Lobby card for "The Black Coin" with Josef Swickard.

That’s it. Those were the only five reasons I could come up with. If you can think of any others, please let me know.

Dale Van Sickel.Stuntman Dale Van Sickel Remembers...

Stuntman/actor Dale Van Sickel was called on by Republic to work in 35 of their serials beginning with “King of the Royal Mounted”.

At first a top football star at the University of Florida, he once considered a career as a major league baseball player but chose instead show business. “One day I was in Jacksonville and a brother-in-law of Humphrey Bogart told me I ought to be in moving pictures,” Van Sickel related, “I liked the idea and went to New York for a screen test.”

As to his most difficult stunt, “Doubling Bud Abbott I had to cling to Lou Costello’s pants while he was trapped atop a palm three. Lou’s suspenders gave way and I was supposed to land in a fisherman’s net. That never looked smaller than it did from 38 feet high. It looked like a lady’s handkerchief. I had to land feet first, which I didn’t want to because that’s the toughest way to land. But the studio wanted it feet first. To land safely I had to hit the net with limp knees, otherwise I’d have bounded right back up again. Thank goodness we got it on one take. I’d never attempt that one again.”

(L-R) Dale Van Sickel, Phil Warren, Jim Bannon, Virginia Belmont in a telling moment from Ch. 3 of Republic's "Dangers of the Canadian Mounted" ('47).Dale’s most dangerous stunt was for Jon Hall in one of his movies with Sabu. “In the scene,” Dale explained, “Jon was caught up a tall pole in the center of an arena with lions prowling around below trying to grab him. Sabu throws him a rope and Jon escapes across it. But, the first day we tried it the male lions wouldn’t jump up after Jon. Even tempting them with meat failed. So the second day they brought in female lions, who can jump higher than males. But—I didn’t know this. We started shooting and I whipped across that rope like lightning. When I reached safety, I realized I’d escaped by the skin of my teeth because those lionesses could easily reach that rope. And did! If I’d been a second slower across that rope…”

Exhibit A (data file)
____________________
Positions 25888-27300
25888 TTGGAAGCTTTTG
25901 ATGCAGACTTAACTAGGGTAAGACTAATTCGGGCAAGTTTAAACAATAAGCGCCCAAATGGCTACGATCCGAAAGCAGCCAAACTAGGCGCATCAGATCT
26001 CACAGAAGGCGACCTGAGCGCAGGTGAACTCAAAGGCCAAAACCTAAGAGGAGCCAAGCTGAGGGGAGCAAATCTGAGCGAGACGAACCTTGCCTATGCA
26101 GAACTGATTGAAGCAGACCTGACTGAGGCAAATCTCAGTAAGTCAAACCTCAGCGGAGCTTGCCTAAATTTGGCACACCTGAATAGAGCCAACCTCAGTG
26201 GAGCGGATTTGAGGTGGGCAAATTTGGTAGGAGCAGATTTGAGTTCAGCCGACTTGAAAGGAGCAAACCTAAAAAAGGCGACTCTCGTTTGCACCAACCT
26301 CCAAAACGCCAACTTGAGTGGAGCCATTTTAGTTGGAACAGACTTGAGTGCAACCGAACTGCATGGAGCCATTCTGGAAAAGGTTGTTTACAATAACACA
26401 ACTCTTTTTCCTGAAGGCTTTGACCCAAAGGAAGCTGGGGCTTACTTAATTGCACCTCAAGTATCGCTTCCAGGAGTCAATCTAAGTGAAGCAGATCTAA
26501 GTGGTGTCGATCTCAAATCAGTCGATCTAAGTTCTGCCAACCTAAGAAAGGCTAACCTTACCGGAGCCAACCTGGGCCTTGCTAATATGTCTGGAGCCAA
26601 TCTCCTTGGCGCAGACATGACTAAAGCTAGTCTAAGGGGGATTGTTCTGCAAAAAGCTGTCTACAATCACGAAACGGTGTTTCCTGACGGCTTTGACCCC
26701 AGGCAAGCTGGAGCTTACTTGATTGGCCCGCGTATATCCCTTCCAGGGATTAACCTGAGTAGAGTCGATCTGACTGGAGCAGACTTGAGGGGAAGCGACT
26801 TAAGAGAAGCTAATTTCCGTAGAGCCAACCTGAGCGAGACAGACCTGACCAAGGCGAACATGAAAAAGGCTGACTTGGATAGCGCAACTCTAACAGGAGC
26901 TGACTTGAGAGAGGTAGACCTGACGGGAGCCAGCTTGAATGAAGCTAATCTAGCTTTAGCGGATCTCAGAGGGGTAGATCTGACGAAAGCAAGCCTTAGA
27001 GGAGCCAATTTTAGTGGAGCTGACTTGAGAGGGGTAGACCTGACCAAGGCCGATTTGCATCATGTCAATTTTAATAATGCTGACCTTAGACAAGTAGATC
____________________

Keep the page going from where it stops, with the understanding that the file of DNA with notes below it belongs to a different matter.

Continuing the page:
Over 43 years in the business he’s worked in films like “Thunder Road”, “Mad, Mad, Mad, Mad World”, “On the Beach”, “Walking Tall”, “Bullitt”, “The Pink Panther”—but we recall him for those 35 Republic serials including “King of the Royal Mounted”, “Masked Marvel”, “Captain America”, “Tiger Woman”, “Haunted Harbor”, “Manhunt of Mystery Island”, “Purple Monster Strikes”, “Daughter of Don Q”, “Crimson Ghost”, “Jesse James Rides Again”, “Black Widow”, “Ghost of Zorro”, “King of the Rocketmen”, “Desperadoes of the West”, “Flying Disc Man from Mars”, “Radar Men from the Moon” “Man with the Steel Whip”, “Canadian Mounties vs. Atomic Invaders” and so many others. “I’ve no regrets about anything,” he once stated, “I wouldn’t change anything. It’s been a great time and I’ve enjoyed it.” (See also Chapter 87).

Cheat Endings

At the end of “Phantom of the West” Chapter 2, the Phantom knocks Tom Tyler down several floors in a fiery building. But in Chapter 3 Tom grabs hold of a floor before falling very far at all.